Saturday, January 5, 2013

Daft Punk "Guy" Helmet


Up next, Pepakura Daft Punk helmet - specifically the "Guy" helmet (the Gold one on the left).
I started making this helmet around the same time as 2 of my friends made their own Daft Punk helmets.  They made them for Halloween, and started making them a mere 4 days before Halloween itself.  Below is a picture of them and their awesome helmets.


The amazing thing about their helmets is that they had never made any thing like this before.  I gave them the pepakura files, and instructions how to do it, and they did a superb job.

As for me, here is how mine started out.



These images are of my first attempt at making this helmet.  I started making this back when I first learned of pepakura.  Back then I used bondo and fiberglass/resin - back before my landlord informed me that he didn't like me using these materials in my apartment.




This helmet was also the one of the first that I decided to use spackle on.  I sanded down the spackle a bit and here's what it looked like.



Then I added some primer.


After that dried I applied some wood filler.


I won't write out all the processes I took to make this helmet as they are pretty much the same as my other helmets: Wood filler, sanding, primer, wood filler, sanding, primer, etc.
But here are some photos of those steps.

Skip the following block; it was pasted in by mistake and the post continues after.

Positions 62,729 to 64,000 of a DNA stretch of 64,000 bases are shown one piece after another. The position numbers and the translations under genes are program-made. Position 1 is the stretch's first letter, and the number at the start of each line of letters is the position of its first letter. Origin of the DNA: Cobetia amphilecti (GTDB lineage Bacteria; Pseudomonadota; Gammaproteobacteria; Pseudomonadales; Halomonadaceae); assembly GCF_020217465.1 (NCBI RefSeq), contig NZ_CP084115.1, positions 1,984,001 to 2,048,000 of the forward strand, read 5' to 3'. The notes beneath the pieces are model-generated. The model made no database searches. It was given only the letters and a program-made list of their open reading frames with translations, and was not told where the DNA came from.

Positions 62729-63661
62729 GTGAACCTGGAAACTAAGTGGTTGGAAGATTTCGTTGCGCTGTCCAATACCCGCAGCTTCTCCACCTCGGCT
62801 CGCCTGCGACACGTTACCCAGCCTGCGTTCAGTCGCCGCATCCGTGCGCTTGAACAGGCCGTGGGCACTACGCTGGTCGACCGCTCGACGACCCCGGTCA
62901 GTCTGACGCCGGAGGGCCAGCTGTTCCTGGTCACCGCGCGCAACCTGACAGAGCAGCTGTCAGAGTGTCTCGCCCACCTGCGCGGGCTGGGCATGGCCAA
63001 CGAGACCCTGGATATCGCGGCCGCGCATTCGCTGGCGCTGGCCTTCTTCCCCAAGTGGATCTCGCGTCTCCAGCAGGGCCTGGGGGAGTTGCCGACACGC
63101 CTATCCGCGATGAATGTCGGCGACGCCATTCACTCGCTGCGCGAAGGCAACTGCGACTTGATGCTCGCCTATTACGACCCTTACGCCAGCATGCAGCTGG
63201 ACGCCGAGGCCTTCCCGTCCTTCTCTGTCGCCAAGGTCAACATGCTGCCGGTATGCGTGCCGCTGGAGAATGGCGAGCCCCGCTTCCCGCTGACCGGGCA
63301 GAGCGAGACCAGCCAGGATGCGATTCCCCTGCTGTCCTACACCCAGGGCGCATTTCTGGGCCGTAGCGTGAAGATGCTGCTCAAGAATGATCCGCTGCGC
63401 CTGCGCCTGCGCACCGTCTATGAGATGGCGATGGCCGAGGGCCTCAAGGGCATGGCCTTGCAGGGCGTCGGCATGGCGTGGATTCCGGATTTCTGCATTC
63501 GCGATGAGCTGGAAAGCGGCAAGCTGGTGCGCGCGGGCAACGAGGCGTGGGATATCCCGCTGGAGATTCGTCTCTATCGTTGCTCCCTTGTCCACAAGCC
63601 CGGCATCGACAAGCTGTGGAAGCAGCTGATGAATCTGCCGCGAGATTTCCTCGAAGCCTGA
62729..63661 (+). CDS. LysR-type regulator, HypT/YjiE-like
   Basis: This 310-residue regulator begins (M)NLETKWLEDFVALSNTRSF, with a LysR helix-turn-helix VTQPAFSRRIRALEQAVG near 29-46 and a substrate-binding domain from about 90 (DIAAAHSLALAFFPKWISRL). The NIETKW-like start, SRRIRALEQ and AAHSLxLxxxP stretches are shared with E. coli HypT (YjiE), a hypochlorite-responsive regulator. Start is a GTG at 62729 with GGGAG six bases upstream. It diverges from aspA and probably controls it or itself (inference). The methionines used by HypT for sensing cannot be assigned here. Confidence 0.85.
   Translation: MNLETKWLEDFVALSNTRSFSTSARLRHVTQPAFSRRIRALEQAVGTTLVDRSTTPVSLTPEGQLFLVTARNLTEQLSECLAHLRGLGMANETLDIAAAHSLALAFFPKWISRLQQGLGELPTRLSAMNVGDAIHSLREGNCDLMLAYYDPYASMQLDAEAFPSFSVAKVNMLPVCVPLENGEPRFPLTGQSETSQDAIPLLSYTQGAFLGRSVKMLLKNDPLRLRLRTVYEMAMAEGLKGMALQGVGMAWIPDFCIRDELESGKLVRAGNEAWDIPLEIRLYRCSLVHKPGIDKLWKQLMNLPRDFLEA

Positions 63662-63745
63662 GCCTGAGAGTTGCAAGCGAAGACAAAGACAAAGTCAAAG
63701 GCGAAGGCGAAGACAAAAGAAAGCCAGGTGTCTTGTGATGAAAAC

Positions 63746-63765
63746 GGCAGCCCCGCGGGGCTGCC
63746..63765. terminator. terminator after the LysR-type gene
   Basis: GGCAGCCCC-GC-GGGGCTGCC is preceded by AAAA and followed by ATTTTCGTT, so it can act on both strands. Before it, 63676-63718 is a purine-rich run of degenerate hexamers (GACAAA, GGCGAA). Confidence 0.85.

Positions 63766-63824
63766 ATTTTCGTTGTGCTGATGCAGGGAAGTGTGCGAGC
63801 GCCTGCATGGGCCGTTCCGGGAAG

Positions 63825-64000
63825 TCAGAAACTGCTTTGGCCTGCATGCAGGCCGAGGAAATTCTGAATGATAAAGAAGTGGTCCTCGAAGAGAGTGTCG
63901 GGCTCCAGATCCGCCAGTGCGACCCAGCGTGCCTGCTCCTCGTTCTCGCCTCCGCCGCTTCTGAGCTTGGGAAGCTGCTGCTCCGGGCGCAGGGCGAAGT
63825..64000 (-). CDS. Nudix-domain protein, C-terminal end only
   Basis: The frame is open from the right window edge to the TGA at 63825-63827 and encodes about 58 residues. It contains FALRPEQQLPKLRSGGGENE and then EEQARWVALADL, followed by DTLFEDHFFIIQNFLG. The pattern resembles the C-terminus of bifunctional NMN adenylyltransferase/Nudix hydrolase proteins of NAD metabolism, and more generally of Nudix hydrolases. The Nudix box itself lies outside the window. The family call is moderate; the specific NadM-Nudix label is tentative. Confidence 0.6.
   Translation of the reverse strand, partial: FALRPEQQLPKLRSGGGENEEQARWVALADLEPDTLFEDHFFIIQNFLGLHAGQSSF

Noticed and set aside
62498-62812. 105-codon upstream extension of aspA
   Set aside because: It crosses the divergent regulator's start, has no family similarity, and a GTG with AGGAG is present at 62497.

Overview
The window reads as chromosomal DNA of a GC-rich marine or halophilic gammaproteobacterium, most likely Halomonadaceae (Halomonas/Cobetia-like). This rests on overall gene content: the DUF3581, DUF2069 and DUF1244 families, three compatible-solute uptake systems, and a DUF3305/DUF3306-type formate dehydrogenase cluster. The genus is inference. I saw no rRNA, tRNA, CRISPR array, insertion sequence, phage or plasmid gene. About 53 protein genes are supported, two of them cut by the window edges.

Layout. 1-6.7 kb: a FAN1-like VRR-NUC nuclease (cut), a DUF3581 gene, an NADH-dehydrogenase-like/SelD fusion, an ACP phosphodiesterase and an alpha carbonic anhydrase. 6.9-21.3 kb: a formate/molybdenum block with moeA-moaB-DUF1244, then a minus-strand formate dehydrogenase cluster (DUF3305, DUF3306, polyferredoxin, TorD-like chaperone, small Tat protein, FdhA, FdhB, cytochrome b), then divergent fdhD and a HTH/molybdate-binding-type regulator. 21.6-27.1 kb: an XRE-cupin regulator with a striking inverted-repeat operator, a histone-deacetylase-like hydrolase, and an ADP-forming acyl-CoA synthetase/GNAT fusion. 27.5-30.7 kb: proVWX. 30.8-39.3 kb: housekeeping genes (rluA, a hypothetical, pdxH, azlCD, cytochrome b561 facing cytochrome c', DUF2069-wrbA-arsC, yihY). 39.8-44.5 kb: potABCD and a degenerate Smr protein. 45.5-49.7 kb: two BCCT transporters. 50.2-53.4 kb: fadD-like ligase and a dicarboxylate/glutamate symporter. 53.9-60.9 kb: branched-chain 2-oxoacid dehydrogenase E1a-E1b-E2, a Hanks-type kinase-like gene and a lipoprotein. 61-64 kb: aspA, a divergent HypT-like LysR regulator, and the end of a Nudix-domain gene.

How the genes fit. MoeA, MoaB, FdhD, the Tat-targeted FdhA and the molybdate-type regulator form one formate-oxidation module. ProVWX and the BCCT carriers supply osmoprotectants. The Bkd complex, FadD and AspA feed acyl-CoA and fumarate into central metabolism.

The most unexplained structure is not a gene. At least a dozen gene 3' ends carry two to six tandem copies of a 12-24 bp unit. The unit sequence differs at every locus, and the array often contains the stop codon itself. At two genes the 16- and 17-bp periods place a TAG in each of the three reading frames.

So this helmet took a nasty spill one day and got damaged.  I didn't scrap it, but I did make it a mold for the visor instead.  To do that, I cut the helmet in half and filled it with expanding foam.


And then I put the half-helmet in my vacuumformer.



That worked out very well!

Fast forward several months and I decided to remake this helmet, this time using crafting foam.



This helmet was made the same way as the helmet at the beginning of this blog, only I substituted paper for foam.  The black foam is thicker foam and is quite sturdy (for foam), while the white foam is a lot thinner and easier to shape into the dome.


But the helmet needs to be more rigid, so I will need to cover it in a few layers of white glue.  But since the visor is white already I decided to paint it black to make it easier for me to know where I have and have not covered in glue.


When it dried I added the white glue.


While the glue dried I patched up the visor mold which had taken some minor damage.


When the wood filler dries I will sand it down smooth. When I came back the next day to the main helmet I found that the white glue did a good job of strengthening it.